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Invest Ophthalmol Vis Sci. 2001 Nov;42(12):2909-15.

Characterization of a new, dominant V124E mutation in the mouse alphaA-crystallin-encoding gene.

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1
National Research Center for Environment and Health (GSF), Institute of Mammalian Genetics, Neuherberg, Germany. graw@gsf.de

Abstract

PURPOSE:

During an ethylnitrosourea (ENU) mutagenesis screening, mice were tested for the occurrence of dominant cataracts. The purpose of the study was morphologic description, mapping of the mutant gene, and characterization of the underlying molecular lesion in a particular mutant, Aey7.

METHODS:

Isolated lenses were photographed and histologic sections of the eye were analyzed according to standard procedures. Linkage analysis was performed with a set of microsatellite markers covering all autosomal chromosomes. cDNA was amplified after reverse transcription of lens mRNA. For PCR, cDNA or genomic DNA was used as a template.

RESULTS:

Nuclear opacity and posterior suture anomaly were visible at eye opening and progressed to a nuclear and zonular cataract at 2 months of age. The opacity as well as the microphthalmia was more pronounced in the homozygotes than in the heterozygotes. The mutation was mapped to chromosome 17 between the markers D17Mit133 and D17Mit180. This position made the alphaA-crystallin-encoding gene (Cryaa) an excellent candidate gene. Sequence analysis revealed a mutation of a T to an A at position 371 in the Cryaa cDNA. The mutation was confirmed by an additional MnlI restriction site in the genomic DNA of homozygous mutants leading to replacement of Val with Glu at codon 124 affecting the C-terminal region of the alphaA-crystallin.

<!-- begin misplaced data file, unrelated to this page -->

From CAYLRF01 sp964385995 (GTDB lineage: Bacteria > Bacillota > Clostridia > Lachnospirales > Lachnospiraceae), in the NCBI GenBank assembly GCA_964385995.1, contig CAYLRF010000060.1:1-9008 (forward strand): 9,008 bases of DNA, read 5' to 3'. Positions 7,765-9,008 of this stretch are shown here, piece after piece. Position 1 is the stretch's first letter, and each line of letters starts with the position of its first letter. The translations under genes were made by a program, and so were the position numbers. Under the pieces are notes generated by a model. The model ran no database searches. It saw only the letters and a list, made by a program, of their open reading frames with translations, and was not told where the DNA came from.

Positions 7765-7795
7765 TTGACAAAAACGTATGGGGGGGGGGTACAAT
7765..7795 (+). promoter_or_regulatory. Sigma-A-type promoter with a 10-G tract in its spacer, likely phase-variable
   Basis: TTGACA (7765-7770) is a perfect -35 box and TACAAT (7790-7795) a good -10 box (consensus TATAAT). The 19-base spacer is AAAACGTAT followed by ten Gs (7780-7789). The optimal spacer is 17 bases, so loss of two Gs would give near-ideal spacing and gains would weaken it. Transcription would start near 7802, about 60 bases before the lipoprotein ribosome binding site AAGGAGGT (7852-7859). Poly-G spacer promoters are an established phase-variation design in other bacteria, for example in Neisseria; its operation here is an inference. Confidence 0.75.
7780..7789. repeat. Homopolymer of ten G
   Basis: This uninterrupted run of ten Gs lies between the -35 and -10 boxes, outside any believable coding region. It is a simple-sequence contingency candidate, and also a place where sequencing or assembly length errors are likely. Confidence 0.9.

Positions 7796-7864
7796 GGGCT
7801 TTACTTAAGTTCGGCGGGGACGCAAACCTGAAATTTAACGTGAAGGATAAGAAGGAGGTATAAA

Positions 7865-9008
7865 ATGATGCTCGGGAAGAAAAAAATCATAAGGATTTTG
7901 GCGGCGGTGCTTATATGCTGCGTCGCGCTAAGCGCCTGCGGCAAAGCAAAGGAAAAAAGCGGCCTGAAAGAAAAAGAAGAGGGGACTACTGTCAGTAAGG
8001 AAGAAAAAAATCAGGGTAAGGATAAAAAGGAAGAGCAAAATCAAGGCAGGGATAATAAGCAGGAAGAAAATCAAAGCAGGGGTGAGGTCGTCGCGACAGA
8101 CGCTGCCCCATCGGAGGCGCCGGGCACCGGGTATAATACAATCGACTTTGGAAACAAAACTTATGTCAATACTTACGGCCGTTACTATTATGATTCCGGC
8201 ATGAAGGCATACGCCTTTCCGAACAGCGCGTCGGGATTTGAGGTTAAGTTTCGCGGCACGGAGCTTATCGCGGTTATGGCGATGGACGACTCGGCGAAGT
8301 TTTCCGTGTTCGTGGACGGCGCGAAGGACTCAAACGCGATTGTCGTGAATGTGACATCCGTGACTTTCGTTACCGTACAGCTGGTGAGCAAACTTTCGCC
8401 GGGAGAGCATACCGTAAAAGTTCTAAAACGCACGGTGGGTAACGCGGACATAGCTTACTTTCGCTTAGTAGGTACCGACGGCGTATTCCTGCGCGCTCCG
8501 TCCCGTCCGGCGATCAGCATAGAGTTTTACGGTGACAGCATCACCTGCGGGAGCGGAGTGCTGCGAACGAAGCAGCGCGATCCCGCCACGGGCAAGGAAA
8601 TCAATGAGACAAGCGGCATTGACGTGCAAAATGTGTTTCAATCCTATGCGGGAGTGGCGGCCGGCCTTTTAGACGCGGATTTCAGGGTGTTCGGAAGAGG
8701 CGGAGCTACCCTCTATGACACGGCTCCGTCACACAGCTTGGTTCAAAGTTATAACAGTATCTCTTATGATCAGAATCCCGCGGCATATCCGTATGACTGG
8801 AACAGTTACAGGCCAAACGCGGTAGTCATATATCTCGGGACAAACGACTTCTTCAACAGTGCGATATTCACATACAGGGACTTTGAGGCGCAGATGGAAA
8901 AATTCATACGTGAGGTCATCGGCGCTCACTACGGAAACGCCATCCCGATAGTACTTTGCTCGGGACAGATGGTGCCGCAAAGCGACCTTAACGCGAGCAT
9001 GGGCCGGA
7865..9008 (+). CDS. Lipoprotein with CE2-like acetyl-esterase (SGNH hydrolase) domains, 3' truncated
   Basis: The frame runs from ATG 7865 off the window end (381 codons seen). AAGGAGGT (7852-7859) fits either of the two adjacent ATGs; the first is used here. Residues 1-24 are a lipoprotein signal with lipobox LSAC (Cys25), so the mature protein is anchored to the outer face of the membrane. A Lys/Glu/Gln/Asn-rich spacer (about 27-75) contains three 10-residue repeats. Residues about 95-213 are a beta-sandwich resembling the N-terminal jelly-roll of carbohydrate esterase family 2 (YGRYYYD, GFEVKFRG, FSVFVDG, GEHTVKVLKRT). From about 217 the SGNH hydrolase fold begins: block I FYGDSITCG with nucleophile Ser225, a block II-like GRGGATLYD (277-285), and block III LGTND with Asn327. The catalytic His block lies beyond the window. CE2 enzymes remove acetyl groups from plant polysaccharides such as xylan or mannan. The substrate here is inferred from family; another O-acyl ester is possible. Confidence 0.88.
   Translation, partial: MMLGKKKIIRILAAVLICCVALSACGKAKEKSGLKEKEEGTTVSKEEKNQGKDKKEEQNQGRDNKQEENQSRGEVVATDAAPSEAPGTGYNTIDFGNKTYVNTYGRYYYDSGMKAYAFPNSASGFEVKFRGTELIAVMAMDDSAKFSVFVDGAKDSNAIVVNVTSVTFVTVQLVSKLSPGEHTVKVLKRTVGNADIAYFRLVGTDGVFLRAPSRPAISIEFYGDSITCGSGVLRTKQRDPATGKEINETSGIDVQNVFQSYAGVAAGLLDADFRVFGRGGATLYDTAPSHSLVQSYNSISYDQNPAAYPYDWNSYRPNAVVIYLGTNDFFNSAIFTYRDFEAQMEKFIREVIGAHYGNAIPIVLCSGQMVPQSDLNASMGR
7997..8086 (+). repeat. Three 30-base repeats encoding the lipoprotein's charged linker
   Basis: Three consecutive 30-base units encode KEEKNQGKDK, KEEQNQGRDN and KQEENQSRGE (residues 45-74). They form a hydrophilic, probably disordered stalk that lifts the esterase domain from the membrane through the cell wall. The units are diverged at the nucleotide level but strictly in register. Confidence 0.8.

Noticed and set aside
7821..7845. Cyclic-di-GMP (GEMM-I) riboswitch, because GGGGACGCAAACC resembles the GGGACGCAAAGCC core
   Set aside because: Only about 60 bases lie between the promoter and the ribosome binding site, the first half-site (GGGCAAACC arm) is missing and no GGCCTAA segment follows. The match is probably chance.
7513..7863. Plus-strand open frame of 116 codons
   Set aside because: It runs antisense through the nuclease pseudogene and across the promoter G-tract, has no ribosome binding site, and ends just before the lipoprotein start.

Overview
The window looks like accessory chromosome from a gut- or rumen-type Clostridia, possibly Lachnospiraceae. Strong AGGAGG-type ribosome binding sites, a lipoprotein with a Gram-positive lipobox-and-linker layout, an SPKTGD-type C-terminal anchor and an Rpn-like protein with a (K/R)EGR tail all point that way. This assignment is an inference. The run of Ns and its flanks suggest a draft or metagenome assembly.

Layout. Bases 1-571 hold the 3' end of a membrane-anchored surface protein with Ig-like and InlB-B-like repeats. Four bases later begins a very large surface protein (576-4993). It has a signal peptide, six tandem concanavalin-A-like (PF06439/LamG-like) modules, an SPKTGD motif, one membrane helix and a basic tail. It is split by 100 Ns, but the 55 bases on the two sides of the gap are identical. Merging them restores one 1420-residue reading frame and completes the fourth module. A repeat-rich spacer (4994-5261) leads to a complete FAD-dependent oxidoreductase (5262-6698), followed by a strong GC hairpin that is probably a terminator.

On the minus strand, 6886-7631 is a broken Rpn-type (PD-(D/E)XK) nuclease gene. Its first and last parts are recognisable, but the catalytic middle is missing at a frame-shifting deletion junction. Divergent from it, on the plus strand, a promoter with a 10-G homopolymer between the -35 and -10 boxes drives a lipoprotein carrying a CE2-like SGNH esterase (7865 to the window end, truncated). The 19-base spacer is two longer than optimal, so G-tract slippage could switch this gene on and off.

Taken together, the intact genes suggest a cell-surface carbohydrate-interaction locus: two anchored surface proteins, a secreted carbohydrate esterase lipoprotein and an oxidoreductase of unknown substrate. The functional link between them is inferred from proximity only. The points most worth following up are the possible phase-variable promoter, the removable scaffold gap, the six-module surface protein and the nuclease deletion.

CONCLUSIONS:

The Aey7 mutant represents the first dominant mouse cataract mutation affecting the Cryaa gene. The mutation leads to progressive opacification of the lens. Compared with the beta- and gamma-crystallin-encoding genes, mutations in the alpha-crystallin-encoding genes are rare.

PMID:
11687536
[Indexed for MEDLINE]
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